The fluctuation of the number of individuals presented the same seasonality as in the cases of Pigailh Cave (Delay 1978), Sainte Catherine Cave (Juberthie 1969), Scărişoara Ice Cave (Racovitza 1980) and previous study of the Peştera cu Apă din Valea Leşului (Racoviţă and Şerban 1975). A much higher number of individuals was recorded during the summer months compared to the winter ones. Drimeotus viehmanni is not influenced by temperature and air relative humidity because these parameters showed no significant difference between the two seasons in the same station, as was also suggested by Racovitza (1980). This author also suggested that the reproduction cycle cannot entirely explain the seasonal pattern of abundance. Therefore, we propose here another explanation that is the impact of surface seasons on the migrations between the voids network (including the cave) and the subsurface habitats.Colder months have high precipitation rates thus creating suitable conditions also in subsurface habitats, while during warmer months superficial habitats are drier and populations migrate towards deep habitats. Drimetous is known as a versatile genus and highly mobile in the entire subterranean environment, able to survive in subsurface humid habitats as well as in deep caves, probably preferring superficial habitats in wetter conditions.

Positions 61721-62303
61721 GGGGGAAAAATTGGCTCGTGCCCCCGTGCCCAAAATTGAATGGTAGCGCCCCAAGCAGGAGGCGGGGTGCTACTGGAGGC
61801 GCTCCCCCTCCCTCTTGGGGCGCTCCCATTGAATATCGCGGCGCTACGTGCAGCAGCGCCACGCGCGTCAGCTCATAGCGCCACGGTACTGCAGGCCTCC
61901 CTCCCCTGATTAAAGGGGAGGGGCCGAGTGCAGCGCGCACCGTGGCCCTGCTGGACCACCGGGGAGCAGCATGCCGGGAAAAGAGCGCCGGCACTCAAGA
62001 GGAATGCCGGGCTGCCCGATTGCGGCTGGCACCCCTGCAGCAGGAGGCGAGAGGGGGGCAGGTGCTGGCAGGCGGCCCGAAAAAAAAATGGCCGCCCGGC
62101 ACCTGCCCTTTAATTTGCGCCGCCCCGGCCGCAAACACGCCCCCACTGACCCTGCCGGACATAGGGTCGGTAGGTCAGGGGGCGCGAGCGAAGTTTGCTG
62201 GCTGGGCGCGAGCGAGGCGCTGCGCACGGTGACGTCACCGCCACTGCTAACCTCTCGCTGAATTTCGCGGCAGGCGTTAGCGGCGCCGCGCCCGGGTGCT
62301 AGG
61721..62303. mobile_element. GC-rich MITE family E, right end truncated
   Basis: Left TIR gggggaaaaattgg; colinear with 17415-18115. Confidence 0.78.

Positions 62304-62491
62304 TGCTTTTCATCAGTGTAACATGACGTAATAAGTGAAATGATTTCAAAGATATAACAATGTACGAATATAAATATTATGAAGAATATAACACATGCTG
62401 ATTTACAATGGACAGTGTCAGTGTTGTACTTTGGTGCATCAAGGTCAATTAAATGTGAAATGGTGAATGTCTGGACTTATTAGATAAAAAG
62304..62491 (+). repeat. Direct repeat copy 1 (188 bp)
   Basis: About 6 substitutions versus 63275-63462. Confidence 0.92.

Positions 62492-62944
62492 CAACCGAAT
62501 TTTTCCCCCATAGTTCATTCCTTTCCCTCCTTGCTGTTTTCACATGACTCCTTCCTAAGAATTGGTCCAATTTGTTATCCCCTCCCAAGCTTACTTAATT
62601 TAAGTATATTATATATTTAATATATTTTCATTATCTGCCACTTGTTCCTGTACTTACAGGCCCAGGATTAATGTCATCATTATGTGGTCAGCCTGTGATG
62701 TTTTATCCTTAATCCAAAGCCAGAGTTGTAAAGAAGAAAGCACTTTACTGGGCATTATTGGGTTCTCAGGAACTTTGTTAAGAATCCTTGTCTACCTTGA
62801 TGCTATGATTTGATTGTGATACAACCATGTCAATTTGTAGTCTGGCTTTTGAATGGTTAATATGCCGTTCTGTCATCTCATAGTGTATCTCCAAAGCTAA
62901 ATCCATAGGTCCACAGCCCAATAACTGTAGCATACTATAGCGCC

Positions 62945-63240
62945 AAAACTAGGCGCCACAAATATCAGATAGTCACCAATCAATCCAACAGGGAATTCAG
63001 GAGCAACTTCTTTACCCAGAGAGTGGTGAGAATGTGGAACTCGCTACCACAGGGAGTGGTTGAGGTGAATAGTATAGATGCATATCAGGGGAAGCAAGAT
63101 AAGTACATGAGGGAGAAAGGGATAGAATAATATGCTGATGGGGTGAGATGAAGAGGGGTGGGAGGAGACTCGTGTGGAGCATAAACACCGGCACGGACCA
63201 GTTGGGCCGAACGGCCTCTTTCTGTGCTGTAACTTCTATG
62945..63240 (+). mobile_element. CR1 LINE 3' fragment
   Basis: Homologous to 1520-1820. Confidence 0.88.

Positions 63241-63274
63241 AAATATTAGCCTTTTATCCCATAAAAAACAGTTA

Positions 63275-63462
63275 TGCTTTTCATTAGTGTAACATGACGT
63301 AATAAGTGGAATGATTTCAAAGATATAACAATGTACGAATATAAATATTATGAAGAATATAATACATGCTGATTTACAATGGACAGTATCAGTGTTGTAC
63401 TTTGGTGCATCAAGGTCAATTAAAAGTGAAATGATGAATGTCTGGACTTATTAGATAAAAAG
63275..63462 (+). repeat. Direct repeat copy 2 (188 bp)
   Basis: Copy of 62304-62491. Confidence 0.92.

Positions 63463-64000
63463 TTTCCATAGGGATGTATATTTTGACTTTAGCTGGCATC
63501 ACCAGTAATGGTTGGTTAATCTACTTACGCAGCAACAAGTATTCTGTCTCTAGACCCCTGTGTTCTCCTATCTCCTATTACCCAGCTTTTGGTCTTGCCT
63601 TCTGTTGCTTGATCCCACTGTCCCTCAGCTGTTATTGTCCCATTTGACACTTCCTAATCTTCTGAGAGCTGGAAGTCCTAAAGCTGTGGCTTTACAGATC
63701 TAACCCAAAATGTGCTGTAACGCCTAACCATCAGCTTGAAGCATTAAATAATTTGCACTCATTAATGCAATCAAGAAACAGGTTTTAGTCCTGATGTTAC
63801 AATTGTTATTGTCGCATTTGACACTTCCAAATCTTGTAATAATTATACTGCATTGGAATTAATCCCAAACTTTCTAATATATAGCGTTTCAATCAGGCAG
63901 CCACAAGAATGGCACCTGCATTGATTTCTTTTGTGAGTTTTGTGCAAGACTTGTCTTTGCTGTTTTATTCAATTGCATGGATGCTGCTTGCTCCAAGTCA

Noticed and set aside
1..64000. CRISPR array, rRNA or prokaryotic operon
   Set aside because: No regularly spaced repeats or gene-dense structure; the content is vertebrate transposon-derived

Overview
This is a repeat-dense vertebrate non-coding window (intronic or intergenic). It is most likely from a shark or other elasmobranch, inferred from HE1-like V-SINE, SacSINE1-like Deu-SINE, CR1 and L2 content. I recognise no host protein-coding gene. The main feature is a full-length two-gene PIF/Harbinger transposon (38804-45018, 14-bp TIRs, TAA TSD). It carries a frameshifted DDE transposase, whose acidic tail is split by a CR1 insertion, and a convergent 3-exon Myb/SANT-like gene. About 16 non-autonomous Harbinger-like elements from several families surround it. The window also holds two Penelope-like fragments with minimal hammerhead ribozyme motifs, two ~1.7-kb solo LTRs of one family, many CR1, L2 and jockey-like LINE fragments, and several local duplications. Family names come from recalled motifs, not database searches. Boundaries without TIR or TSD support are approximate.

The estimated population size presents high variability (between 5, 084 and 147, 764 individuals at station II and between 13, 845 and 533, 033 individuals at station III) inferred from the small number of recaptured beetles. The low resolution of this estimation is similar to that observed for Speonomus and Pholeuon representatives (Cabidoche 1966, Juberthie 1969, Delay 1978, Racovitza 1980). By considering the mean value for the entire cave population, we can estimate an abundance of 122, 464 individuals, with a lower number in station II (45, 135 individuals, similar to the estimation for other populations of Leptodirini; Delay 1978, Racovitza 1980), and higher in station III (199, 794 individuals). The mark-resight method is subjected to high errors and the correct method would be to mark the individuals on every occasion they are counted, but this might be of negative impact on the survival of individuals. There are some assumptions of the simple Lincoln-Petersen mark-recapture (resight) methods: (1) the subset of selected population is representative of the entire population in terms of sighting probabilities; this is the fundamental assumption of the mark-resight method (McClintock 2013). It is impossible to know the population distribution in the entire subterranean system and to be sure that the estimation of the population size is due only to the cave population or it is also the contribution of other populations that live in the system. Given the high number we obtained it probably reflects the size of the entire population at the level of the entire system. It must be also emphasized that Peştera cu Apă din Valea Leşului is a special case among Romanian caves for the extremely abundant population inside the cave; (2) the population is close to addition and deletion; (3) marks are not lost or overlooked; (4) there are equal chances of “catchability” of animals. We assume that the number of births equals the number of deaths in this population. The finding of marked individuals 2 years after the marking can be the proof of a lasting paint and of survival of the individuals.